The worst impact so far was an annoying and expensive airport shutdown in Gatwick during last year’s Christmas travels. Should a plane ever hit a drone, though, it might end up in a catastrophe. We spoke to a few experts to figure out which approaches there could be to stop drones. Because, as a policeman said after the Gatwick incident: “We could try to shoot them down with a rifle or a shotgun if they come close enough, but these are not very effective methods.” There are other methods on the market, including nets or ballistics, but here we are looking at methods to stop drones without destroying them.

“Drones are an amazing problem”, says Vitaly Mzokov, who heads Kaspersky’s innovation hub which recently launched an Anti-Drone solution. “They have so many benefits, but they have become so inexpensive that you now find lots of inexperienced drone pilots using them.” He agrees that in most cases these interruptions happen not out of malicious intent, but rather because of ignorance. “Often, it’s just a matter of having fun, without thinking how their actions could negatively influence other people.”

Matt Wixey, who leads the Ethical Hacking team at PwC, used ultrasound to stop drones. “Many drones have an ultrasonic altimeter, the same thing as used in submarines and by bats and dolphins. It sends down a pulse that hits an obstacle, bounces back up, and the drone can work out how far away it is from the ground.” Their approach: echo-location jamming. “We kind of blast the drone with sound of the same frequency and it totally messes up the drones navigation system.” So, the drone would either think that it is on the ground or at maximum height and start going up or down. And it becomes completely unresponsive to commands.”

And that is where the weakness of that approach comes in – and why it is not something that can be used in practice. “The issue is that it is really hard to predict whether the drone is going up or going down. You have to be really precise where you interrupt the echolocation – down to microseconds.”

Mzokov’s team is also jamming drones, but they use concentrated radio waves. “The first step is to detect and identify the drones on long distance. If our system figures out that an object is a drone and not a bird, we then create radio noise. That noise disconnects it from the remote control or the GPS signal.” The effect on standard civil drones: they will descend to the ground or stay in the position they were, as that is the safety mechanism when they lose connection. “There are multiple ways to stop drones, but we believe we use the easiest method: confusing the drone to force it out of the danger zone.”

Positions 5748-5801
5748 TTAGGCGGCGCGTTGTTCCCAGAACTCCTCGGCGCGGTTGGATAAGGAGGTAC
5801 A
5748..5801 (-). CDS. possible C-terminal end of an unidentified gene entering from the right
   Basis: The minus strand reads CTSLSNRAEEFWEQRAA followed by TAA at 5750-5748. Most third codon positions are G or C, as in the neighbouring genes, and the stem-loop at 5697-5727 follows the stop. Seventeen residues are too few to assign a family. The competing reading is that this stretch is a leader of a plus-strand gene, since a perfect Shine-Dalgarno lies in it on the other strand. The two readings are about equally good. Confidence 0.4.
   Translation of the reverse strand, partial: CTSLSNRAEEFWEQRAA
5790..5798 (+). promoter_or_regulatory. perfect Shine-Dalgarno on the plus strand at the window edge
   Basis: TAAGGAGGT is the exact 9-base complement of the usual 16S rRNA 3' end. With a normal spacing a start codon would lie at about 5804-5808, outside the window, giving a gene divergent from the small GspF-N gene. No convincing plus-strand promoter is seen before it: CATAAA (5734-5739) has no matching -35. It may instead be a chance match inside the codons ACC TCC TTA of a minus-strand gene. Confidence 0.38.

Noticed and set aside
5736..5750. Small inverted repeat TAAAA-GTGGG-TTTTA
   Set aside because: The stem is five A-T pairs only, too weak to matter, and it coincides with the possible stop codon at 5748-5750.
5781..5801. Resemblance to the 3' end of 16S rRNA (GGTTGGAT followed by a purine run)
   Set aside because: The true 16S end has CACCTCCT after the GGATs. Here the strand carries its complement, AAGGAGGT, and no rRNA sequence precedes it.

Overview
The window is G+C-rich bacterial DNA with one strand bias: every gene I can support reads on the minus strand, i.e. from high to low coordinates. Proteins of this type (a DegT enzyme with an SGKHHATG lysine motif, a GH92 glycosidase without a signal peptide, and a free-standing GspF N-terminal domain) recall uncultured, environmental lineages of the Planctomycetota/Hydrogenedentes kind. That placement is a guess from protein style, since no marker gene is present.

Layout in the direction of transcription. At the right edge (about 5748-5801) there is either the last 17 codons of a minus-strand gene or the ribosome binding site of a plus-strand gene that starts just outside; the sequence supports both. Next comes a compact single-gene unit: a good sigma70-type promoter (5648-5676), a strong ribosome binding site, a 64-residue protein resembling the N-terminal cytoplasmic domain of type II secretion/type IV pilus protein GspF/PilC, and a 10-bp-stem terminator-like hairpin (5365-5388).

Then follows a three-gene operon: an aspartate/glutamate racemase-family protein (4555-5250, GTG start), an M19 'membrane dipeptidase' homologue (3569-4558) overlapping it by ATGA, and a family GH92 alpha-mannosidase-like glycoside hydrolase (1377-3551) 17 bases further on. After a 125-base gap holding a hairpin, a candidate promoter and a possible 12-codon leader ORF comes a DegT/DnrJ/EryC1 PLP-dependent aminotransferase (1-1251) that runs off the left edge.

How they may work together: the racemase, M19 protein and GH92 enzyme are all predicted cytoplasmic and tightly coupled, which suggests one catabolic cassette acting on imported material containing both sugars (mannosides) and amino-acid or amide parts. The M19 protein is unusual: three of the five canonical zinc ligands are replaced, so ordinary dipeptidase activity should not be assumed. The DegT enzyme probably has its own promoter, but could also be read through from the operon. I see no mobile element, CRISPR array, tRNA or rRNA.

There are other vectors to interfere with drones. “The drone we looked at previously, was basically just a flying Wifi access point”, Matt Wixey recalls. “In the case of drones, even sending legitimate commands is enough to hijack them”, says Eyal Itkin, a Security vulnerability researcher at Check Point Software. “I don’t need to find vulnerabilities; I just need to connect to it. That’s easy for an attacker.”

Follow:

@eyalitkin

@darkartlab

Pioneers of a Better Future

Every day, amazing people create incredible new things. Who would have thought five years ago, that 3D-printing could have a medical dimension and sooner or later we would be able to print internal organs? Some people obviously did. Otherwise, it wouldn’t have become real.

Most pioneers don’t wake up one day and think “I will now change the world!”. They are people like you and me that had the right thought at the perfect moment. This section is portraying those people. Those who woke up wrote down an idea and have changed the world. And those who created a business and are still struggling to make their idea work, but have shown a potential to create a better planet.


Fast Forward audio documentary series in full


Technology-led progress means a frantic pace that can stop us learning from technology’s past. Tomorrow Unlocked’s new audio series Fast Forward examines forces shaping technology by looking at the recent past. It distills practical learnings that might have been missed in the flurry of forward momentum.

Written and presented by BBC radio broadcaster, author and cultural theorist Ken Hollings, the 6-part series includes insightful interviews with industry, media and academic tech experts who have an eye on the future, against a backdrop of original music and immersive sound design. If you’re an innovator, a futurist or a thinker, listen to Fast Forward.